Alan Chalil, Michael D. Staudt, Stephen P. Lownie
  1. Department of Clinical Neurological Sciences, Western University, London, Ontario, Canada
  2. Department of Medical Imaging, London Health Sciences Centre, Western University, London, Ontario, Canada

Correspondence Address:
Michael D. Staudt
Department of Clinical Neurological Sciences, Western University, London, Ontario, Canada
Department of Medical Imaging, London Health Sciences Centre, Western University, London, Ontario, Canada


Copyright: © 2019 Surgical Neurology International This is an open access journal, and articles are distributed under the terms of the Creative Commons Attribution-NonCommercial-ShareAlike 4.0 License, which allows others to remix, tweak, and build upon the work non-commercially, as long as appropriate credit is given and the new creations are licensed under the identical terms.

How to cite this article: Alan Chalil, Michael D. Staudt, Stephen P. Lownie. Iatrogenic pseudoaneurysms associated with cerebrospinal fluid diversion procedures. 12-Mar-2019;10:31

How to cite this URL: Alan Chalil, Michael D. Staudt, Stephen P. Lownie. Iatrogenic pseudoaneurysms associated with cerebrospinal fluid diversion procedures. 12-Mar-2019;10:31. Available from:

Date of Submission

Date of Acceptance

Date of Web Publication


Background:Cerebrospinal fluid diversion procedures, including ventriculoperitoneal (VP) shunt and external ventricular drain insertion, are common treatments for hydrocephalus. Common complications include obstruction, infection, and hemorrhage. Pseudoaneurysm formation secondary to catheter insertion is a distinctly rare complication, and usually involves the anterior cerebral artery or branches of the external carotid artery (superficial temporal artery or middle meningeal artery).

Case Description:We present the case of a fusiform pseudoaneurysm in a 36-year-old female, which arose from a branch of the middle cerebral artery following VP shunt insertion. Parenchymal and intraventricular hemorrhage at the catheter insertion site developed 15 days postoperatively. The VP shunt was removed, and the aneurysmal segment was coagulated and occluded. Use of a limited dural opening during ventricular catheter placement may have been a factor in pseudoaneurysm formation.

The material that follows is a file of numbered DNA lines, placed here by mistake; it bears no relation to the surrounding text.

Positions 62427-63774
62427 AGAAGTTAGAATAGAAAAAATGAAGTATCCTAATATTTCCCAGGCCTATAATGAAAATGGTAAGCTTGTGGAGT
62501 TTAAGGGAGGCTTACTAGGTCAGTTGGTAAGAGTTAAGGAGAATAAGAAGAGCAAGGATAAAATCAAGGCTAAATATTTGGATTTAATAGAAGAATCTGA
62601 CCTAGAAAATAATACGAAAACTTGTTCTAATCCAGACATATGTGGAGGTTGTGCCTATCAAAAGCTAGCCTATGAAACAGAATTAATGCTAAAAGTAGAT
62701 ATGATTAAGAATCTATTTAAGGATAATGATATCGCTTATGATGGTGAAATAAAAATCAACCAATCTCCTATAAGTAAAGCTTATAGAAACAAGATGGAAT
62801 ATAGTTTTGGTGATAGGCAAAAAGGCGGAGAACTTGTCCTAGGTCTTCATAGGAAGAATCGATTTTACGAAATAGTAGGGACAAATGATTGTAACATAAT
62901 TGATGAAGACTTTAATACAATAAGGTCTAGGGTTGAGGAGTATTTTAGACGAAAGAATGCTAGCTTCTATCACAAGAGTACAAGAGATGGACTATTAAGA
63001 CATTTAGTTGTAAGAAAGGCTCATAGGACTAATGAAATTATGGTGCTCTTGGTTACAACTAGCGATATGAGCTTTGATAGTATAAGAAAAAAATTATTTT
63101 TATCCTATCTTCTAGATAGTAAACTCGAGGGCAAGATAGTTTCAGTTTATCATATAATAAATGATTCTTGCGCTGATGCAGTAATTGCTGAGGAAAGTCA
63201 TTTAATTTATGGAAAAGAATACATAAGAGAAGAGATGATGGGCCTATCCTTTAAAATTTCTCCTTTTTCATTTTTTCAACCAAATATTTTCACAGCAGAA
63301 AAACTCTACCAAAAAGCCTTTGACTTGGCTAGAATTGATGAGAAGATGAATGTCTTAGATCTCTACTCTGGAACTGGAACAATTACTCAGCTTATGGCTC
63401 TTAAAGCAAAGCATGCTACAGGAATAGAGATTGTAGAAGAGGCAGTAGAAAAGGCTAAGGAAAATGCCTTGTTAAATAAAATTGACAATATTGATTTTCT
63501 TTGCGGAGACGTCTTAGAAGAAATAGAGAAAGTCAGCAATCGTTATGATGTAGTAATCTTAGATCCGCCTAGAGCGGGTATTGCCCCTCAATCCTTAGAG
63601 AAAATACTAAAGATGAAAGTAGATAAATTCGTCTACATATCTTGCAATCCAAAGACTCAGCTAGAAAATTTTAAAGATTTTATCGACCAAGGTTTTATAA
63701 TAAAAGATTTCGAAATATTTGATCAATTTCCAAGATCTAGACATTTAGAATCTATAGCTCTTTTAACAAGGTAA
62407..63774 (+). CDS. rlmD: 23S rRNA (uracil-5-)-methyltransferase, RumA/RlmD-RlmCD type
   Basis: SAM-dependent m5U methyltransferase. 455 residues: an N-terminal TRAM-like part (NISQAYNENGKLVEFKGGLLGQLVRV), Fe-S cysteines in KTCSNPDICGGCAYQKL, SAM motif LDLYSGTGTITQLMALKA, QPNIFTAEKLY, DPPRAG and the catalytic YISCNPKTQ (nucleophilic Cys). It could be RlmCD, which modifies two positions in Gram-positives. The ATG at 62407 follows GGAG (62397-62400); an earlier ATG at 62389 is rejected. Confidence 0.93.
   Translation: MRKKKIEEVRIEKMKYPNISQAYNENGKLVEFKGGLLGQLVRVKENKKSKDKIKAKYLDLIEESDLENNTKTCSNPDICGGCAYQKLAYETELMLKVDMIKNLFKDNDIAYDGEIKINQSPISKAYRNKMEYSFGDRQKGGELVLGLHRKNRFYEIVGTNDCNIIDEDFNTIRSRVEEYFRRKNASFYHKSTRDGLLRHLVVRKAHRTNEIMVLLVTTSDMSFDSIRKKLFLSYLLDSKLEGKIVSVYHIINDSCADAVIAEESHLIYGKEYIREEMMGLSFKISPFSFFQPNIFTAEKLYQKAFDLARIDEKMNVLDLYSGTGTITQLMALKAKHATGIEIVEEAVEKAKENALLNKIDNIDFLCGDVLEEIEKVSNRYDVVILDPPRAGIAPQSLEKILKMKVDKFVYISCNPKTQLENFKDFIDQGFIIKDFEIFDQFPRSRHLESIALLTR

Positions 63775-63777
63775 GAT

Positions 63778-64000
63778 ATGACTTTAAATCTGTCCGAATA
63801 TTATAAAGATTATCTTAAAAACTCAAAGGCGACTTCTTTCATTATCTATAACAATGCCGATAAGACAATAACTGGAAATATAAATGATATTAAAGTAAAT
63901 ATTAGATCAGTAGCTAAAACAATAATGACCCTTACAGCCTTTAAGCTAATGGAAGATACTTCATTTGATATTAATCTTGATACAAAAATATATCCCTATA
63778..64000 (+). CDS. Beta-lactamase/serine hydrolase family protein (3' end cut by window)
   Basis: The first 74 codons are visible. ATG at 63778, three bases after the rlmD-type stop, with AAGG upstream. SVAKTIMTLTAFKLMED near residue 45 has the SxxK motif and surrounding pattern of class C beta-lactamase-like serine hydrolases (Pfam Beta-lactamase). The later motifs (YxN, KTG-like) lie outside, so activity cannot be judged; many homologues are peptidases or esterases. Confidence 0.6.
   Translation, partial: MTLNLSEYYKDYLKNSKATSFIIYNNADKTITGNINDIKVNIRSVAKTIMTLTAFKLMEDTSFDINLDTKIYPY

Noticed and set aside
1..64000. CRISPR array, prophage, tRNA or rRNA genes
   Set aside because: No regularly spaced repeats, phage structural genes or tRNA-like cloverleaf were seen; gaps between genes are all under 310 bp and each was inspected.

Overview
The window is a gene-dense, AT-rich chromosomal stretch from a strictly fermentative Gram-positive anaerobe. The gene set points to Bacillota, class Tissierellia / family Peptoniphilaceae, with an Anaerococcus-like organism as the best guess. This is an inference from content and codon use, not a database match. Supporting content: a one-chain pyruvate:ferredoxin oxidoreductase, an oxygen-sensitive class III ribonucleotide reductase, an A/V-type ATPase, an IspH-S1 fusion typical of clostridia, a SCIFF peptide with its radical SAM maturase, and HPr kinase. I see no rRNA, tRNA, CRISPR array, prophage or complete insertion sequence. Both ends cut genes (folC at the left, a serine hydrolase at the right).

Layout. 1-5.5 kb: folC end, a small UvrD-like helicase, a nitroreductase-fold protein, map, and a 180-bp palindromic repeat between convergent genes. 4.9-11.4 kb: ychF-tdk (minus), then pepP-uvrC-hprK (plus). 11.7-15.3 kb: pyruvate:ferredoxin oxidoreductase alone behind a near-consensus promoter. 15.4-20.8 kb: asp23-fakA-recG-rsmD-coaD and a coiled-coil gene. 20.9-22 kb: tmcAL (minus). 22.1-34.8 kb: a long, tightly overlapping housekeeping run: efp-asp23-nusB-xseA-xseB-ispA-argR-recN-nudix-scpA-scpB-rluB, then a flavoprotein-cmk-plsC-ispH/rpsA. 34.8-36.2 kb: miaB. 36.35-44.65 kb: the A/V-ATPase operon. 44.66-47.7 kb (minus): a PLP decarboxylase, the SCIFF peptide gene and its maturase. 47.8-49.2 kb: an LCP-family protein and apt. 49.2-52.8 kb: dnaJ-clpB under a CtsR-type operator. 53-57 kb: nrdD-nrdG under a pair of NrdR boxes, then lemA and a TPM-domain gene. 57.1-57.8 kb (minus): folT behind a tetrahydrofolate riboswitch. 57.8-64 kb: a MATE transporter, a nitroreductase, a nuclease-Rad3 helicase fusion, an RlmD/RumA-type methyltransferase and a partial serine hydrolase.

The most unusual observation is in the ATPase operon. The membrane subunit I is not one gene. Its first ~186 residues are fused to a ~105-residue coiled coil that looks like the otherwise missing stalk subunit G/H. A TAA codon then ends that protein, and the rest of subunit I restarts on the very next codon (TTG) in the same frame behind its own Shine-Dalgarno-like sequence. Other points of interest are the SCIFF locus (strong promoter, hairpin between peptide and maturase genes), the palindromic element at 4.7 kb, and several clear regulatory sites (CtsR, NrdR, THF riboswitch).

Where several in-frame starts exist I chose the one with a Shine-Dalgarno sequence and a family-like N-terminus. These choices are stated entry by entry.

Conclusions:The literature regarding this rare complication is reviewed. Careful consideration should be given to vascular anatomy when planning shunt insertions, and a cruciate dural opening for cortical visualization and coagulation may help avoid this complication. Prompt identification and management of iatrogenic pseudoaneurysms is essential to avoid re-bleeding and associated hemorrhagic complications.

Keywords: Complications, external ventricular drain, hemorrhage, pseudoaneurysm, traumatic aneurysm, ventriculoperitoneal shunt


Cerebrospinal fluid (CSF) diversion procedures, including external ventricular drainage (EVD) and ventriculoperitoneal shunt (VP) insertion, are quite common in neurosurgery. These procedures are indicated for treatment and monitoring of increased intracranial pressure secondary to hydrocephalus, trauma, intraventricular hemorrhage, subarachnoid hemorrhage, or shunt failure.[ 2 7 9 11 22 ] Common associated risks include infection, hemorrhage and obstruction, and less commonly seizures, premature suture closure (in pediatric patients), and seeding of metastases.[ 34 ]

Hemorrhage rates following EVD catheter insertion reportedly average around 10%,[ 10 ] and include intraventricular, intraparenchymal, or subarachnoid hemorrhage. Hemorrhage can be attributed to multiple factors including a pre-existing coagulopathy, anticoagulant or antiplatelet use, overdrainage of CSF causing injury to bridging veins, the presence of a pre-existing lesion such as a tumor or a vascular malformation, and aneurysmal re-bleeding.[ 24 26 ] There are only rare reported cases in which insertion of an EVD or VP shunt was associated with development of an iatrogenic pseudoaneurysm. Traumatic aneurysms are a rare entity themselves, accounting for less than 1% of all intracranial aneurysms.[ 27 ]

The literature and management strategies regarding this rare complication are reviewed. The current article describes the illustrative case of an adult female who developed a multicompartmental hemorrhage due to an iatrogenic pseudoaneurysm following a VP shunt insertion. Etiology, investigations, and management are discussed. Prompt diagnosis and treatment are essential in avoiding the high morbidity associated with these rare complications.